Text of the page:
On the other hand, Finland is still home to major health inequalities. The health gap between the working population and the unemployed, and that based on socio-economic status, are the most prominent examples. Income level affects issues such as the use of medical services: higher-income people visit a doctor more often than lower-income people. Occupational healthcare services are a major contributor to health inequalities. In most cases, the unemployed, freelancers, the self-employed and temporary workers are not entitled to use occupational healthcare services. With careers becoming ever more fragmented and various unconventional ways of working becoming more common, other areas of society and working life also need to change.
According to Statistics Finland’s Quality of Work Life Survey 2013, there have been positive developments in the working life in recent years, despite the rise in the level of uncertainty. Working conditions have improved in general, but areas such as the healthcare sector need innovations in order to make work less physically strenuous.
Aiming for the best working life in Europe
Although the importance of leisure time is often emphasised, paid work is seen as a key part of life, despite the new challenges it involves. The national target is to make working life in Finland the best in Europe by 2020.
So, what is the state of Finnish working life now?
Margita Klemetti is a project leader for the Ministry of Employment and the Economy’s Working Life 2020 project. She says that Finnish working life is already faring well in comparison to its European counterparts. In particular, competences, learning and the opportunities for receiving training are top quality by European standards. Finland is highly supportive of innovation and workplaces keep a close eye on new ideas. Finnish employees also have more say than their counterparts in many other European countries. Reasonable working hours and flexitime – a system permitting flexible working hours – help employees to reconcile work with family life.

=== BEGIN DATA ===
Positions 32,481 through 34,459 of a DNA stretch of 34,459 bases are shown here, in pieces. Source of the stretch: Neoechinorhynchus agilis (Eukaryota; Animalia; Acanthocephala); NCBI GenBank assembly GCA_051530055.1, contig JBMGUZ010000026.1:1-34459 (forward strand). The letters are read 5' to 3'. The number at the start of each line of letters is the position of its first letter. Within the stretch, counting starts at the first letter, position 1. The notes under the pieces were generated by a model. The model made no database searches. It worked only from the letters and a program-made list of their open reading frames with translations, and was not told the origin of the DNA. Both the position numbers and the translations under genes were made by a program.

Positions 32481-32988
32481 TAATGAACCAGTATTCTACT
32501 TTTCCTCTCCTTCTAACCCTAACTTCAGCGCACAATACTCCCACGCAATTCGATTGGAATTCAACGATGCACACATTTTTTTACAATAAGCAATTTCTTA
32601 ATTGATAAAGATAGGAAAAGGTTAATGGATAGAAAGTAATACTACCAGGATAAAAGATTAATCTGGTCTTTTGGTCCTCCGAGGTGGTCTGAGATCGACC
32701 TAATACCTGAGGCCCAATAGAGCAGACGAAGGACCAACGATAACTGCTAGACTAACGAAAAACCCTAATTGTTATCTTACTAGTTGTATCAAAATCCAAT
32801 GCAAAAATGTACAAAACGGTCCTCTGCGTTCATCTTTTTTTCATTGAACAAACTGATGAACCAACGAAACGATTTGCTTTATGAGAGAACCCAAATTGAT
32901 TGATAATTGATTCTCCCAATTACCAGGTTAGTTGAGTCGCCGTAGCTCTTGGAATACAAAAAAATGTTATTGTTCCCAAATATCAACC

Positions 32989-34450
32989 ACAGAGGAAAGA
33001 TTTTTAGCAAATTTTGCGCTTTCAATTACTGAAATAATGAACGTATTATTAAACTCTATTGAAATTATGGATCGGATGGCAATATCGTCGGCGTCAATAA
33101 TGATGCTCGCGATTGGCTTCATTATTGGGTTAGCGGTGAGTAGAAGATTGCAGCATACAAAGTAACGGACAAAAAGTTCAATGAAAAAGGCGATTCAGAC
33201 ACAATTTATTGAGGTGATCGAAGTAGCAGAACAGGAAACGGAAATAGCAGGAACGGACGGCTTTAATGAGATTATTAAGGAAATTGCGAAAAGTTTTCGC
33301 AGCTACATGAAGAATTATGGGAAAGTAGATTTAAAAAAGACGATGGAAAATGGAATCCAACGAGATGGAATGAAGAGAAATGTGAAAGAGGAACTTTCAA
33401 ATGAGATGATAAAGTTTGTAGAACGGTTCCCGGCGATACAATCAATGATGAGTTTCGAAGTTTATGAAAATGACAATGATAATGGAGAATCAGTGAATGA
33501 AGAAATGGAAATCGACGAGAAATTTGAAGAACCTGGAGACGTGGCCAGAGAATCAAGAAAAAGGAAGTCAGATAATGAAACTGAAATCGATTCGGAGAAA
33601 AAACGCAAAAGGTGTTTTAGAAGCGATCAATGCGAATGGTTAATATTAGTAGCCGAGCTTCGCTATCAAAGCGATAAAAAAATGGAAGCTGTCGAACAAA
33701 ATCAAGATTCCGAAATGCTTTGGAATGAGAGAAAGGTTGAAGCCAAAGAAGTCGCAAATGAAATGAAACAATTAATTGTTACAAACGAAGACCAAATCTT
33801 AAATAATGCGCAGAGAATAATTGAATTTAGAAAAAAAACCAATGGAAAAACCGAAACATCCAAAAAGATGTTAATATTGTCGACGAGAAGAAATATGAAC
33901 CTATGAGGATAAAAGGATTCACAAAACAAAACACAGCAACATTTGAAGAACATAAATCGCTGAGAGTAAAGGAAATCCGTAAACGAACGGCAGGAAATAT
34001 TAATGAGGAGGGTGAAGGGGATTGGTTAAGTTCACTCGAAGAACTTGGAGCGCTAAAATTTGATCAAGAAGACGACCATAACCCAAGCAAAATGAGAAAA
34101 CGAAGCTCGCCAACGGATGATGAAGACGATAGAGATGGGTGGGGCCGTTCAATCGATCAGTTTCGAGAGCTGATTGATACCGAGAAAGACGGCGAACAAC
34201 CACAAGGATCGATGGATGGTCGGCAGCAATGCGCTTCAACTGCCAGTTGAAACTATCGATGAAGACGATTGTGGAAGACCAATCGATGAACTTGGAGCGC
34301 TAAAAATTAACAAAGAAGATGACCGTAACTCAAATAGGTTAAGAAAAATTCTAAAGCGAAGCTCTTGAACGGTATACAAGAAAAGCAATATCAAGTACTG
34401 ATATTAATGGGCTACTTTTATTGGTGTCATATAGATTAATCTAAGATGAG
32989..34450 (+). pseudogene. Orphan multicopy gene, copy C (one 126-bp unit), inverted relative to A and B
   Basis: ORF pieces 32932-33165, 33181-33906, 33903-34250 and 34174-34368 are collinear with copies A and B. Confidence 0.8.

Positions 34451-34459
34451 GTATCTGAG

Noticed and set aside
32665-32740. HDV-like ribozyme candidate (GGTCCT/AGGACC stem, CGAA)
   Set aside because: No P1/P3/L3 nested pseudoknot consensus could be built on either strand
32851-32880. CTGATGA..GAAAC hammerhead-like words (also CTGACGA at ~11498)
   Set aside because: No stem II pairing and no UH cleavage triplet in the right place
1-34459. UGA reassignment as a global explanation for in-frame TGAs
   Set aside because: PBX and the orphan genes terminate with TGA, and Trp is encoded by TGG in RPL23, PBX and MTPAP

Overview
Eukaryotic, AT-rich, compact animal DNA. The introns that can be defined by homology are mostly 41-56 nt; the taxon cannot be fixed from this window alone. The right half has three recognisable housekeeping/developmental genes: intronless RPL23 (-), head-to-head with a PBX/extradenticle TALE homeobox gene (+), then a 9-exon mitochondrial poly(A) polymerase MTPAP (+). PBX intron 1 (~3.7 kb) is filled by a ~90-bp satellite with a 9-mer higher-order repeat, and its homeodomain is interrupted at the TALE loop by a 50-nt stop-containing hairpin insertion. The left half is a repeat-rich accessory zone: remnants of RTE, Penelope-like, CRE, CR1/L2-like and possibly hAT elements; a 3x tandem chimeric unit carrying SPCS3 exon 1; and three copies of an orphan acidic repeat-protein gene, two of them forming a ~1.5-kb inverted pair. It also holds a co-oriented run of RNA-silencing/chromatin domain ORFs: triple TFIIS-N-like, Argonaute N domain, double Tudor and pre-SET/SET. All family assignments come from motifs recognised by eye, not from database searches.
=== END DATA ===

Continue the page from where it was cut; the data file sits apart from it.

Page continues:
To achieve this ambitious target, Finnish working life needs to be developed further. Klemetti notes that we need more co-operation and interaction in support of innovation and productivity. In addition, our fast pace of work means that employees need to be allowed some say in the way they do their work. Harassment and bullying appear to be more common in Finland than on average in Europe. Equal treatment of different employee groups remains a challenge.
However, according to Klemetti, some positive development has occurred. This is indicated by national surveys: opportunities for learning and development on the job have improved in the 21st century. In recent years, there has also been positive development in the workplace atmosphere and social relationships. Satisfaction with management has also improved slightly.
“To have the best working life in Europe, of course we need to identify the problem areas, while holding on to and developing those areas that function well and remembering that this is important in the midst all the changes recently implemented in such rapid succession,” says Klemetti.